AboutBritain.com Logo

Conisbrough Castle

Conisbrough Castle in Yorkshire, UK
© Shutterstock / Photseeker
Those who have read Sir Walter Scott's novel Ivanhoe will immediately recognize Conisbrough Castle which was featured in the famous story, set in Medieval England.

The spectacular white keep, built of magnesian limestone, is one of the finest 12th century buildings in England.

Conisbrough Castle is a popular family attraction in South Yorkshire with its well-preserved keep and long history with many royal connections. There are fantastic views from the top of the castle and a picnic in the castle's inner ward is sure to be memorable.

The name "Conisbrough" is said to be derived from the Anglo-Saxon "king's burgh" as the castle was known to have belonged to King Harold prior to his defeat at the Battle of Hastings in 1066.

View of Tower at Conisbrough Castle on bright sunny day
© Shutterstock / Tom Curtis
The early castle would have been a wooden bailey on top of the natural hill above the Don Valley. The deep ravine was crossed by a drawbridge and was the only means of entry to the castle.

The Domesday Book of 1086 shows Conisbrough Castle as a large estate owned by William de Warenne, son-in-law of William the Conqueror.

Warenne was no doubt given the estate for his services to the king as a knight during the Norman Conquest.

During the 11th century and 12th century Conisbrough Castle was handed down through the generations of the Warenne family, now the Earls of Surrey, who were all closely related to the kings of England and France.

The fifth earl was Hamelin Plantagenet, half-brother of Henry II, and during his 40 years at Conisbrough he constructed the more serviceable stone keep of the castle around 1180.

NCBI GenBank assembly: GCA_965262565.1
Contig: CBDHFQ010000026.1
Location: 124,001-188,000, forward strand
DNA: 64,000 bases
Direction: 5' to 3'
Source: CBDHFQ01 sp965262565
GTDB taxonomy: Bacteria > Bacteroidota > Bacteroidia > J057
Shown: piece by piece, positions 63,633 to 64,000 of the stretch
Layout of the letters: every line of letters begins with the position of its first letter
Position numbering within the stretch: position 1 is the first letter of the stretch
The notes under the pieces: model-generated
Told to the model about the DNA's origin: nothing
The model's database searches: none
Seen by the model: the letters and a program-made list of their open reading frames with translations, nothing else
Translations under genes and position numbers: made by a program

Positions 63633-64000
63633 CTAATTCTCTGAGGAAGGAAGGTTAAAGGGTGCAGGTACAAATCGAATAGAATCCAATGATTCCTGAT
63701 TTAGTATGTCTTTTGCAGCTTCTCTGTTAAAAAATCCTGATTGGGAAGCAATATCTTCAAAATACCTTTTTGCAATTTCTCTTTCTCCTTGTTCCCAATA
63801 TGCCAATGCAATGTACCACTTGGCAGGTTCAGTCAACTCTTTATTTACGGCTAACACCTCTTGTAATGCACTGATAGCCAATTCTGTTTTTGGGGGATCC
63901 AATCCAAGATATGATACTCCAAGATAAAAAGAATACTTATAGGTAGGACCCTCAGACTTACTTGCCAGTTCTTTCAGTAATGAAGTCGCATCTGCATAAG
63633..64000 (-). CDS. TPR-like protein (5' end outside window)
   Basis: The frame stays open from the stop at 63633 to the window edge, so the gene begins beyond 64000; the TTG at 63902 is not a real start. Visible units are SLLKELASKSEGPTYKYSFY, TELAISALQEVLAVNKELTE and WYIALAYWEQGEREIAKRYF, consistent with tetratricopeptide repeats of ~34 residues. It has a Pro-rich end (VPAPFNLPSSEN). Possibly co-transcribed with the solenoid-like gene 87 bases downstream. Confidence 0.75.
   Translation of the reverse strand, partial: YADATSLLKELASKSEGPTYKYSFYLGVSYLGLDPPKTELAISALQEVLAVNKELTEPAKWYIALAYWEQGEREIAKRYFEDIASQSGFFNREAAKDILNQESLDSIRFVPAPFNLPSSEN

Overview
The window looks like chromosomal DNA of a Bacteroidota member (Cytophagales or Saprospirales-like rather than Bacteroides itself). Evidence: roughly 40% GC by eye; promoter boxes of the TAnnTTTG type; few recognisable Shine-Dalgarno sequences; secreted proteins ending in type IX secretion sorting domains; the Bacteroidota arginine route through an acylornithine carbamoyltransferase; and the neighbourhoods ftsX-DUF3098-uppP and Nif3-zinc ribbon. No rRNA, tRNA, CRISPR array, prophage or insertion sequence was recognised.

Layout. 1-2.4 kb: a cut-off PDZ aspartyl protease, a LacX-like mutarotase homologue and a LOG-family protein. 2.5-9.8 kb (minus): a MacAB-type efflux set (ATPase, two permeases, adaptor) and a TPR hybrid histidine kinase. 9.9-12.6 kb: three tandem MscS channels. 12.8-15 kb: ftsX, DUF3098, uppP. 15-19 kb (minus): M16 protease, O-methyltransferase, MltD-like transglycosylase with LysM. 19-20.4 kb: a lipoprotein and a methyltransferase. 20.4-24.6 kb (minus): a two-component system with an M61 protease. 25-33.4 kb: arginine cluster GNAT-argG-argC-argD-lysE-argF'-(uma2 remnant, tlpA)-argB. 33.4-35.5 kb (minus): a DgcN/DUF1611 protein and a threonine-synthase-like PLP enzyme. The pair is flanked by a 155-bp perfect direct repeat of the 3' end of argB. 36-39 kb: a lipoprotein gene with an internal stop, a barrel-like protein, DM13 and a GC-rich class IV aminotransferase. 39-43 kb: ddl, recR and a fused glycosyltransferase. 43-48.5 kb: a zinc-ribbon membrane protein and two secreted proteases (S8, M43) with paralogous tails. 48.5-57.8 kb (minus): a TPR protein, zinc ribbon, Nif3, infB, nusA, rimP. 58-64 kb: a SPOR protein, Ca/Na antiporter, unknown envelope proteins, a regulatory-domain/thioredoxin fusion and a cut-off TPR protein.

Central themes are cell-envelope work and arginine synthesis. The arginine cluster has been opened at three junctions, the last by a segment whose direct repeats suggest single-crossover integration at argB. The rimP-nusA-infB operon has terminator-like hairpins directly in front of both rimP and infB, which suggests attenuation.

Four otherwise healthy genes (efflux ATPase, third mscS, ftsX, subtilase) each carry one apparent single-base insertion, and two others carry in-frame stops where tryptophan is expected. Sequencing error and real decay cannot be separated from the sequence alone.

The castle keep was four storeys high and was supported by large hollow buttresses which remain today. Archers probably shot arrows from the turrets and inside the buttresses were a pigeon loft, ovens and water cisterns.

The cylindrical shape of the building was a unique design for an English castle of that era. Shortly afterwards, the outer stone curtain walls were built, followed later by the buildings within the protected bailey.

Window detail in the ruins of Conisbrough Castle
© Shutterstock / Tom Curtis
From the records of the local court assizes, known as the Hundred Rolls, the ownership of Conisbrough can be traced through the centuries along with some colourful and unlawful events at the castle.

After Thomas, Earl of Lancaster, was tried for treason in 1322 the castle was held by Edward II. He briefly stayed in Conisbrough and ordered the necessary repairs to the ageing towers and walls.

By 1446 the castle was owned by Richard, Duke of York. It passed to his son in 1460, who just a year later was crowned Edward IV, so once again Conisbrough became a royal domain.

By 1537, when Henry VIII ordered a survey of the castle, it was in poor shape with the gates, drawbridge and some of the walls broken down.

However, its ruinous state probably saved it from the destruction which befell many castles after the Civil War in the 17th century, as Conisbrough was already deemed indefensible.

The castle has remained uninhabitable ever since. From 1986 it was run jointly by English Heritage and the Ivanhoe Trust.

They installed floodlighting, restored the floors and roof and opened the castle to the public. It is now managed solely by English Heritage who also run a Visitor Centre with informative displays within the keep and a gift shop.

Share this article


By Bus:
Stagecoach X78, 220, 221 & 222

By Road:
Located NE of Conisbrough town centre off A630; 4 1/2 miles SW of Doncaster.

By Train:
Conisbrough 1/2 mile.

Conisbrough Castle Postcode for SatNav: DN12 3BU


+44 (0) 870 333 1181
+44 (0) 1793 414 926

Nr Doncaster
South Yorkshire
DN12 3BU

Copyright © 1999-2024 Excelsior Information Systems Ltd. All rights reserved.
About Us  Press Room  Terms of Use  Privacy  Link to Us  Index  Site Map  Contact Us

Made with Responsive Grid System by Graham Miller